Ordered from Dakota Matrix, this example is not quite as aesthetically pleasing as some other (much more expensive) examples of Phosgenite I’ve seen for sale that exhibit beautiful euhedral crystals with a lovely transparency.  This heavy specimen consists of a couple of cleavage zones of Phosgenite embedded in a mass of Cerussite.  With this rock my collection of lead carbonates is almost complete, with only one more to obtain (Fassinaite.)

All in all, not a bad start to 2013…

Baddeleyite, Villiaumite, Rickardite, Koutekite, and Bismutite

A couple of weeks ago I received my order for 5 new additions to my collection, all from Dakota Matrix

The first is a specimen of Baddeleyite, occurring as tiny black lustrous crystals to 2 mm on a chunk of quartzy matrix; it originates from the Jacupiranga Mine in São Paulo, Brazil.  In the three years I’ve been systematically collecting minerals, I’ve never before seen this species for sale at any of my on-line haunts, so naturally I snapped it up.  This brings my Zirconium suite down to one remaining species left to obtain.  The specimen also has many greenish grey crystals of Forsterite.

Zr4.01  BaddeleyitePhoto by Dakota Matrix

Zr4.01 Baddeleyite
Photo by Dakota Matrix

Zr4.01  BaddeleyitePhoto by Dakota Matrix

Zr4.01 Baddeleyite
Photo by Dakota Matrix

Another addition to my Sodium suite is Villiaumite , which completes the Halide section of the suite.  As blocky cherry-red crystals protruding from the matrix, this is a somewhat standard specimen from the mineral rich area of Mont-Saint Hilaire, Québec, Canada.

Na3A.01  VilliaumitePhoto by Dakota Matrix

Na3A.01 Villiaumite
Photo by Dakota Matrix

Na3A.01  VilliaumitePhoto by Dakota Matrix

Na3A.01 Villiaumite
Photo by Dakota Matrix

The next two specimens are members of the copper sulphide family, Rickardite and Koutekite.  The Rickardite is one of three applicable copper telluride species and this example hails from the Hilltop Mine in Dona Ana County, New Mexico, USA.  This specimen has a really nice metallic blue foil-like quality, very similar in appearance to some examples of Covellite; also present are small gold tinged cubic crystals of Altaite.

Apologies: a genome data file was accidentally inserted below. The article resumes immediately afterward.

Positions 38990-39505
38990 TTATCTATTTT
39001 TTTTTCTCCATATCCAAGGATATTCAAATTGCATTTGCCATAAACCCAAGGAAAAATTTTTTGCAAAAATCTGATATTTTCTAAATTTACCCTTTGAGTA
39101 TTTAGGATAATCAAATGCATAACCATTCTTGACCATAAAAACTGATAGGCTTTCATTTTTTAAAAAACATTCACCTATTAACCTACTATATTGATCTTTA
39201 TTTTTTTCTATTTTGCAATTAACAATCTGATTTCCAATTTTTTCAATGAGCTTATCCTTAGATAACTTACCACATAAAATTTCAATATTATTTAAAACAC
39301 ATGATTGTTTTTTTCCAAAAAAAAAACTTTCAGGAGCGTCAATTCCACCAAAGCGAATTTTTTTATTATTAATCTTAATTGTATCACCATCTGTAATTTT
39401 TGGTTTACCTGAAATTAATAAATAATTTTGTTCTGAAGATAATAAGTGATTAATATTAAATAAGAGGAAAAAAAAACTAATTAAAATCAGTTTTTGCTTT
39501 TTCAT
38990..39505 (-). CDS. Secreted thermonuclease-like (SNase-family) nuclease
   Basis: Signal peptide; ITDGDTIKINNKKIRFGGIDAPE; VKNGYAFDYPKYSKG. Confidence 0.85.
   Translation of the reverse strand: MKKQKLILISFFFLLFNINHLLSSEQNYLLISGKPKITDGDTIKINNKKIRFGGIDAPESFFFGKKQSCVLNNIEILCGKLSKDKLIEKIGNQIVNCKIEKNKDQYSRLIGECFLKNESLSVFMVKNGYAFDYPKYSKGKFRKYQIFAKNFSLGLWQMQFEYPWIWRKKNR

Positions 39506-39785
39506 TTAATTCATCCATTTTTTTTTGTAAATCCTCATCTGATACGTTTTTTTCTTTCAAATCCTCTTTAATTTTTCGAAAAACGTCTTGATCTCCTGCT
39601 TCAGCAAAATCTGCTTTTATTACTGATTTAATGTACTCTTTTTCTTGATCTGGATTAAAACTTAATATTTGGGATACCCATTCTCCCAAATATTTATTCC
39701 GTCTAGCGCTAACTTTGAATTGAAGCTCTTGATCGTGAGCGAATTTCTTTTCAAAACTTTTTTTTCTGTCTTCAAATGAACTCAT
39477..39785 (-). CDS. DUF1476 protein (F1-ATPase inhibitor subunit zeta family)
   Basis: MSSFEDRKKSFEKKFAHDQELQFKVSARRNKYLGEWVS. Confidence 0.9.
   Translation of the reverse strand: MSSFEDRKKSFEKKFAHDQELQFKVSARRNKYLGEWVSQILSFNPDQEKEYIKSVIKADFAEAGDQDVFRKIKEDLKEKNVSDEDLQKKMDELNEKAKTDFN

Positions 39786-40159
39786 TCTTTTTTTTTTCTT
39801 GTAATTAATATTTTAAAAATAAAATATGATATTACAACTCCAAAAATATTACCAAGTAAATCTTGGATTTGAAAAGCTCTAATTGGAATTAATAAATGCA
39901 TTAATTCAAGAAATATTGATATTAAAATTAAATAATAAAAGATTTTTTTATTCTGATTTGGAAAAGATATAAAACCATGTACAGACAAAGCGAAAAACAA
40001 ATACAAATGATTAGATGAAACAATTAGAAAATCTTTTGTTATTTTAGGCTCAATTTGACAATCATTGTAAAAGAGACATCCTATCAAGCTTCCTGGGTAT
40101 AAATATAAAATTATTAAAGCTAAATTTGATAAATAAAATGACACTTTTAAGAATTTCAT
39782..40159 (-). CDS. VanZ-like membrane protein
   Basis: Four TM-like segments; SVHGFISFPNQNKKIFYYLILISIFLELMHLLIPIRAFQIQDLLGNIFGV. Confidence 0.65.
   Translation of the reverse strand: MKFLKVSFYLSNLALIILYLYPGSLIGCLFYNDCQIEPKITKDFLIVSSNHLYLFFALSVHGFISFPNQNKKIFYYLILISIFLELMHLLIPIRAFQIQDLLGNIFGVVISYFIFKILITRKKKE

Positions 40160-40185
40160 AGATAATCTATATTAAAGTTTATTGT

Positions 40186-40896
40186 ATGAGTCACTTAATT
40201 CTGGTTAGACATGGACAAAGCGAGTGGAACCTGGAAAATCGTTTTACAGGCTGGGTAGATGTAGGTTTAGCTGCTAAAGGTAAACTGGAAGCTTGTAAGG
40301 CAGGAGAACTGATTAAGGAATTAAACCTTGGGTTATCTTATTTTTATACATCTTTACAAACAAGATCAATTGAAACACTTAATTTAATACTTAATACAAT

Cu2E3/3.01  RickarditePhoto by Dakota Matrix

Cu2E3/3.01 Rickardite
Photo by Dakota Matrix

Cu2E3/3.01  RickarditePhoto by Dakota Matrix

Cu2E3/3.01 Rickardite
Photo by Dakota Matrix

Cu2E3/3.01  RickarditePhoto by Dakota Matrix

Cu2E3/3.01 Rickardite
Photo by Dakota Matrix

The Koutekite comes from the Mohawk Mine in the famous copper mining county of Keeweenaw in Michigan, USA.  There are four applicable copper arsenide species for my collection, and it appears they are often found together in various amounts, perhaps unavoidably, as this specimen also contains Paxite.  The original advertised description read “silvery grey metallic mineral with Paxite;” I can’t visually distinguish between the Paxite and the Koutekite…

Cu2B4/4.01  KoutekitePhoto by Dakota Matrix

Cu2B4/4.01 Koutekite
Photo by Dakota Matrix

Cu2B4/4.01  KoutekitePhoto by Dakota Matrix

Cu2B4/4.01 Koutekite
Photo by Dakota Matrix

The last specimen is Bismutite, which I purchased (impulsively) as a sort-of inexpensive after thought.  Apparently this species is somewhat rare, although this is a rather crude example of the only applicable bismuth carbonate…

Bi5.01  BismutitePhoto by Dakota Matrix

Bi5.01 Bismutite
Photo by Dakota Matrix

Bi5.01  BismutitePhoto by Dakota Matrix

Bi5.01 Bismutite
Photo by Dakota Matrix

This chunk of a specimen is from the Outlaw mine in Maricopa County, Arizona, USA.  With this addition I now start off the somewhat extensive Bismuth suite